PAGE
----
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This article was published on April 3, 2015

A 6-step survival guide for non-technical founders

A 6-step survival guide for non-technical founders
Ash Read
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Ash Read

Content crafter at Buffer. I’m fascinated by storytelling, entrepreneurship, and travel. When I'm not writing, you'll usually find me on a f Content crafter at Buffer. I’m fascinated by storytelling, entrepreneurship, and travel. When I'm not writing, you'll usually find me on a football pitch or basketball court.

Ash Read is the founder of Nudge, a Twitter community management and customer service tool. This article first appeared on Medium.

I’m not gonna lie to you.

Building a product is really, really hard work.

Especially when you can’t push the pixels and dive into the codebase yourself.

As a non-technical person, starting a software business can seem like an uphill battle. Here are the 6 things that helped me get from idea to launching a saas product as a non-technical founder.

1) Validate your idea

When I first came up with the concept of Nudge, I wanted to make sure that it was something that solved a pain point for other people, not just myself.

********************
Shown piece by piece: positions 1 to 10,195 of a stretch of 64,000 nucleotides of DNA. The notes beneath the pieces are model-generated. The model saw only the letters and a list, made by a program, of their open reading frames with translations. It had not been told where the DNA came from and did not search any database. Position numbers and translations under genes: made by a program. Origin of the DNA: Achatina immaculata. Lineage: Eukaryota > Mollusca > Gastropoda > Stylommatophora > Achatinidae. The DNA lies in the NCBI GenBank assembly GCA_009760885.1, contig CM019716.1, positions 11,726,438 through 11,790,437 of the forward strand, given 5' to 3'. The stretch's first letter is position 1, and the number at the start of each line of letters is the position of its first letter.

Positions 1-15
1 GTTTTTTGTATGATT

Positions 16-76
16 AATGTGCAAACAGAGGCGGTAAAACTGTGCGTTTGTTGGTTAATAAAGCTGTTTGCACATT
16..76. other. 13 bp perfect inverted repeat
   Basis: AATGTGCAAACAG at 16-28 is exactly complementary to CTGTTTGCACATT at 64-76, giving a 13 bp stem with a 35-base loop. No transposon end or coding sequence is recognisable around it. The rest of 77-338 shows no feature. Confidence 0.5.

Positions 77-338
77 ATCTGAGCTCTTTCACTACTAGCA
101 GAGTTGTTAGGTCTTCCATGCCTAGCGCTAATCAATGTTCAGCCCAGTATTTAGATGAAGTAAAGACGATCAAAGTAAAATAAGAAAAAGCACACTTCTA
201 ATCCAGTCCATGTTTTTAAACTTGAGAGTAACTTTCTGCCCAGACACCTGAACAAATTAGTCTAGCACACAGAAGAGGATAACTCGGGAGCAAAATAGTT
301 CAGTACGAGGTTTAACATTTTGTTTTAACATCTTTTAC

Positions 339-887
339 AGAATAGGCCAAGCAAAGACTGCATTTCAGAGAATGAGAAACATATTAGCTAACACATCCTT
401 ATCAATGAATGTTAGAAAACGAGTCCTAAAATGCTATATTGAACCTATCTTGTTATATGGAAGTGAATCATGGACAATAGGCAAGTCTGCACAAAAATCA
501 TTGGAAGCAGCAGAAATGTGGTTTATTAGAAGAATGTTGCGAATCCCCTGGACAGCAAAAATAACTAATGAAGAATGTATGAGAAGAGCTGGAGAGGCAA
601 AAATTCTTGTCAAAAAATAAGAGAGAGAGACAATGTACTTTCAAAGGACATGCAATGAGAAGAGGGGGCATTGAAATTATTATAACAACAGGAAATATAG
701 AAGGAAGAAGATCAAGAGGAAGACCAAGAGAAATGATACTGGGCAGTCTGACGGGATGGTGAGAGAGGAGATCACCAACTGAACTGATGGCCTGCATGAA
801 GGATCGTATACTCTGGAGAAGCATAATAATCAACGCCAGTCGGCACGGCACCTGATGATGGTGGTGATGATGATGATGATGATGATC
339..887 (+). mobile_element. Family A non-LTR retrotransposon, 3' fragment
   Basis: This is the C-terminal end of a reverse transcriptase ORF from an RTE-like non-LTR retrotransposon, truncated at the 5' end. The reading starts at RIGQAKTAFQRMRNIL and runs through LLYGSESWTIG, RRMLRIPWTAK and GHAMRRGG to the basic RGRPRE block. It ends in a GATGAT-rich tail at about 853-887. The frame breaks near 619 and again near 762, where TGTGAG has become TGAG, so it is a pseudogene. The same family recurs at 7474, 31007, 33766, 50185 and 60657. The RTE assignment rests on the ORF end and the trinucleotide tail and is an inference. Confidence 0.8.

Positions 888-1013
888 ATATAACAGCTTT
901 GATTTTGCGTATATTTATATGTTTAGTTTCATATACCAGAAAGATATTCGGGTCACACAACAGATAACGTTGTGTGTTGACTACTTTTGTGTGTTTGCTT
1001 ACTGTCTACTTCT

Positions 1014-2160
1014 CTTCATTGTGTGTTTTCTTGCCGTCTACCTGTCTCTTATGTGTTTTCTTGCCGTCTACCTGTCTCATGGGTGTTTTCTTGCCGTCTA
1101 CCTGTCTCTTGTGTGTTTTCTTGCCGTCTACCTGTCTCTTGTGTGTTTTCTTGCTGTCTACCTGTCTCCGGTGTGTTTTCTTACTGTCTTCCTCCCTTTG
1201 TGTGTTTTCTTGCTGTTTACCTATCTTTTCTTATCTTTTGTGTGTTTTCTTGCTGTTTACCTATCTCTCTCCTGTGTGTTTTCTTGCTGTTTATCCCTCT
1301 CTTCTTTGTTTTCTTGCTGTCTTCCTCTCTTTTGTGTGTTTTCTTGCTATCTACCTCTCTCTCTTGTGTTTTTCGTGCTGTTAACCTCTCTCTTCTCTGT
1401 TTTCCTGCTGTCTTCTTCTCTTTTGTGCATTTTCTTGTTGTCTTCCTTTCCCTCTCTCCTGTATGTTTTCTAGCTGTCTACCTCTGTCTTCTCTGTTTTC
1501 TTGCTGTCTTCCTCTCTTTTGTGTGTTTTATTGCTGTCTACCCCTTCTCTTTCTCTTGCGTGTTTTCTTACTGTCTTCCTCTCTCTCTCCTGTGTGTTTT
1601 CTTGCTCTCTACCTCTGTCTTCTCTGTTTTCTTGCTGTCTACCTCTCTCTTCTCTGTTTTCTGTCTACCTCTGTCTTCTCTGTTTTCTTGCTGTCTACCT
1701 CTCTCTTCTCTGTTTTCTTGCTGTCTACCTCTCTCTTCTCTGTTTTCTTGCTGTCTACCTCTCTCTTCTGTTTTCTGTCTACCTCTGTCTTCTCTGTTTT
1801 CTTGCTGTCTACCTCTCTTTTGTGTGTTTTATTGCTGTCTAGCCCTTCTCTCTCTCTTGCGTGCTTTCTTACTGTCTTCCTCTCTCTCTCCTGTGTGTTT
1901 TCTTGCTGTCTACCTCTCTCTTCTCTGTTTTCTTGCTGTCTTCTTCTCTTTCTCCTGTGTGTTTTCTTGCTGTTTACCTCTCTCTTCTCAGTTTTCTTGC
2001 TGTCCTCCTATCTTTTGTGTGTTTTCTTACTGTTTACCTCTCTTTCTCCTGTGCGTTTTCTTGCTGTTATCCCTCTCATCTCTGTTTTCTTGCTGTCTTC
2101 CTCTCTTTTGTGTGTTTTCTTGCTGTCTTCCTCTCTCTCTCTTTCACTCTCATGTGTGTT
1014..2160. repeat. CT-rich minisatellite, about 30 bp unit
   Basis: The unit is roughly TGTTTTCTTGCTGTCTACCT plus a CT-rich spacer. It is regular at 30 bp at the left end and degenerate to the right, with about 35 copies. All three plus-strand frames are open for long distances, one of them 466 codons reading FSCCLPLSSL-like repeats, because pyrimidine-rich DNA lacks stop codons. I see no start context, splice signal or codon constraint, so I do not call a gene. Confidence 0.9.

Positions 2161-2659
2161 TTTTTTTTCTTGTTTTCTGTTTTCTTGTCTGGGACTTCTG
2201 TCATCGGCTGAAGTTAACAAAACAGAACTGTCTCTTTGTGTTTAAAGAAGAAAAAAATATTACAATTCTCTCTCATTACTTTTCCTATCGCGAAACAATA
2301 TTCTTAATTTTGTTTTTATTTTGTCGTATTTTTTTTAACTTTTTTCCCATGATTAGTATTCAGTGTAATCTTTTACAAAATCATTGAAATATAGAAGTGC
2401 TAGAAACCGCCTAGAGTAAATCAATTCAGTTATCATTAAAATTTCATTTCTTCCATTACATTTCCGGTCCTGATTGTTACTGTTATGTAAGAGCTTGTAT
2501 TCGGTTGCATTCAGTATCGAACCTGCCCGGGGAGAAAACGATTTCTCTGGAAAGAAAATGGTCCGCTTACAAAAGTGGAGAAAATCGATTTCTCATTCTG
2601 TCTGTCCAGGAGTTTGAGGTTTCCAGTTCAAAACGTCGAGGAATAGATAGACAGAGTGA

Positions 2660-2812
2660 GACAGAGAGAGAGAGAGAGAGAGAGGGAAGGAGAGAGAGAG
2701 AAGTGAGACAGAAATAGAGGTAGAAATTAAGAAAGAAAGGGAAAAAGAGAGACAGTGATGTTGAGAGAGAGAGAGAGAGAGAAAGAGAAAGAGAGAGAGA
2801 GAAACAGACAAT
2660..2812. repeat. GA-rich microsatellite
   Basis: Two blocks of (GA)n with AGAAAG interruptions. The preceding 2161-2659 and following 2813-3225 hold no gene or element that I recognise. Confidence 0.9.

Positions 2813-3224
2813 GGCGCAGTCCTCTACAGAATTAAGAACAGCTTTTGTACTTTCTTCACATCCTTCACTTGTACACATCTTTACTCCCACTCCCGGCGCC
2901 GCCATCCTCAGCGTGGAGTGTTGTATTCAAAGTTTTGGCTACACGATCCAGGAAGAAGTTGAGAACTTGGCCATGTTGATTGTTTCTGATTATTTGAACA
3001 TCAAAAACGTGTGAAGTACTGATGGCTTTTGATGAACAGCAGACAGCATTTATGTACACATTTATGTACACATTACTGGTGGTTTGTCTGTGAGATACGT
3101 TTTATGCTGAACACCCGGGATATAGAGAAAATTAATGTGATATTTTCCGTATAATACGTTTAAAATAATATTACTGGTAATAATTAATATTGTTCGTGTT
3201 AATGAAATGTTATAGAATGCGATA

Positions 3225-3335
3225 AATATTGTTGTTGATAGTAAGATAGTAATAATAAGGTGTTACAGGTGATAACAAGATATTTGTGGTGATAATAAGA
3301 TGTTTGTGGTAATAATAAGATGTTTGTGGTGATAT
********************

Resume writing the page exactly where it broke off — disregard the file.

To begin with, I scrambled together my ideas into a Google Doc and sent a real short 1–2 line summary of the idea round to a few people I know and made a few cold calls, to see if it was an idea that other people would buy into.

“I’d use that, yeah.”

“That would definitely solve a problem I have, could you let me know when you launch?”

Other people liked the idea, “phew.” It felt good to know that.

Next, I called in a favour, and asked a friend to help me create a one page site that explained what Nudge would do — similar to the approach Joel Gascoigne used when he first launched Buffer.


I launched the one page site a couple of days after coming up with the idea. To promote it I wrote a couple of blog posts and shared the link on relevant community sites like Hacker News and for feedback.

Once I had received some more sign ups and interest in the product I decided to go ahead and get it built.

If you don’t know someone who can help out with creating a one page site there are plenty of solutions out there: you could use a WordPress theme or a service like Strikingly and Launch Rock.


Without the ability to develop an MVP yourself, you need some validation that what you’re building is something that your target audience will use.

2) Learn to visually present ideas

“So what do you mean by ‘conversation tab’?”

As a non techie, you have to find ways to clearly present your ideas to the people you’re working with.

I found out quickly that words can be interpreted in different ways, and while a written brief is definitely essential, visuals are also key in supporting your vision.

I have a basic knowledge of Photoshop and sometimes use that to mock up design changes or simple layout ideas.

However, for basic wireframes, I use a tool called This allows me to quickly and easily map out my vision and create wireframes that people can navigate through and get a real feel for how the app should work.



Translate your ideas into something visual. It’ll not only help everyone you’re working with but also help you to clearly see how your vision can become reality.